• On the flipside, those living OTP often find a relatively lower cost of living (more house for the money) alongside communities with amenities like swimming pools and tennis courts and stellar public school systems.


Atlanta is a city of micro-neighborhoods — with 242 neighborhoods officially defined by the city, it can be overwhelming to decide where to live. However, these neighborhoods are divisions of 25 citizen advisory councils (they’re the ones who handle zoning, land use, and other planning issues), two counties (primarily Fulton, and partly DeKalb to the east) and three main districts:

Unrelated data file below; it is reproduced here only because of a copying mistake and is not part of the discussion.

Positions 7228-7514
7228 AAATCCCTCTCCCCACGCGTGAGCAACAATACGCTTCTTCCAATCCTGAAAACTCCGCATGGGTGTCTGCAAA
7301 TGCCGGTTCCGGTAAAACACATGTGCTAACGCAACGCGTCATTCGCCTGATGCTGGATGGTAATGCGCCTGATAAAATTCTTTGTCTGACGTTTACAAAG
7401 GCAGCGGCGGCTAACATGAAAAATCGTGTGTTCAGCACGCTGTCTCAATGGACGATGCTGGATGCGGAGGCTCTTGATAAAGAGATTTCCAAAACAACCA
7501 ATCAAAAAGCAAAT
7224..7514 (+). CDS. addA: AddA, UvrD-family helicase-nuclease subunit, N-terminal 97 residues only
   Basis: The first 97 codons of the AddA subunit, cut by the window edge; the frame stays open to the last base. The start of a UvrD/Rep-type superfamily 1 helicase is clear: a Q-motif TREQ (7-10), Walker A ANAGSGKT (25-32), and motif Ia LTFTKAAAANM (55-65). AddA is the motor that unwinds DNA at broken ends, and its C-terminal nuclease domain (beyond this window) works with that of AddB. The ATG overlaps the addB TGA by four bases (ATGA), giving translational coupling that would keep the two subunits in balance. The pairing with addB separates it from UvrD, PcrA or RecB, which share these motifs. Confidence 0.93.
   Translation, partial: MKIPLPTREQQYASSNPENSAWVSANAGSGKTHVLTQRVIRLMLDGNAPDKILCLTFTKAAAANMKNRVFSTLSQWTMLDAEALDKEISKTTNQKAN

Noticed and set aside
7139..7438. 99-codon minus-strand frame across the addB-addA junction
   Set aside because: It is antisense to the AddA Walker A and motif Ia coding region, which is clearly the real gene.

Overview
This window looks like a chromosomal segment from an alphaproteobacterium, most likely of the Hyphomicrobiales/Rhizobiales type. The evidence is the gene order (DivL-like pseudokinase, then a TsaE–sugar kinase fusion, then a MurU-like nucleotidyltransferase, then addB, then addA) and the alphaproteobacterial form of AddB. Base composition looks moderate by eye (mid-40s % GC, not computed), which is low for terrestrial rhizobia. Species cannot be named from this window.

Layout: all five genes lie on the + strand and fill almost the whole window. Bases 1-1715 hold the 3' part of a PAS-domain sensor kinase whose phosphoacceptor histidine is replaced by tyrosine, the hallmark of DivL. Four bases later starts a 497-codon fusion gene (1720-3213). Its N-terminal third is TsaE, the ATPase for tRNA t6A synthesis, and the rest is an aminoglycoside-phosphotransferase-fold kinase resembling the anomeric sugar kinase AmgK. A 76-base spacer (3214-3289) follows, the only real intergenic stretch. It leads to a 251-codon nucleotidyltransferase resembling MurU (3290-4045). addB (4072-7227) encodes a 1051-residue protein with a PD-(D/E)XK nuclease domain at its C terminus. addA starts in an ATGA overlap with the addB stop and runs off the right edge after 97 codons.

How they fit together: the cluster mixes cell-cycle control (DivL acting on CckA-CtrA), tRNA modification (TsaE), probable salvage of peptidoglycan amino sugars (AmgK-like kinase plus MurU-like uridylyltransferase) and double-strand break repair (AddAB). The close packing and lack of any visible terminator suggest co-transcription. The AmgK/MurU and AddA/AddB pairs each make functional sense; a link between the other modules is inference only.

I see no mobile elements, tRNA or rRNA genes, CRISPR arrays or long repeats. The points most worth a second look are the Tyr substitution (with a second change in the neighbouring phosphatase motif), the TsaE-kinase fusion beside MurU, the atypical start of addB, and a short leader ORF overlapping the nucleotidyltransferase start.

• Downtown: Encompasses the following neighborhoods: Castleberry Hill, Five Points, Luckie Marietta and Peachtree Center, among others.
  • Midtown: Encompasses the following neighborhoods: Peachtree Street, Historic Midtown, Atlantic Station, Home Park, Georgia Tech and Technology Square, Loring Heights, and Sherwood Forest, among others.
  • Buckhead: Covers the entire northern fifth of the city (north of I-75 and I-85) and encompasses the following neighborhoods: Chastain Park, Collier Hills/Brookwood Hills, Garden Hills, Lindbergh, West Paces Ferry/Northside, Peachtree Hills, Tuxedo Park and Peachtree Battle, among others.

There are also in town neighborhoods that have incorporated into their own cities, like Brookhaven (which is just north of Buckhead) and Decatur (which is far east), both of which are known for being family-friendly. There are other districts, like Southeast, Southwest and Northwest Atlanta, that have also been defined, and two of the most popular are: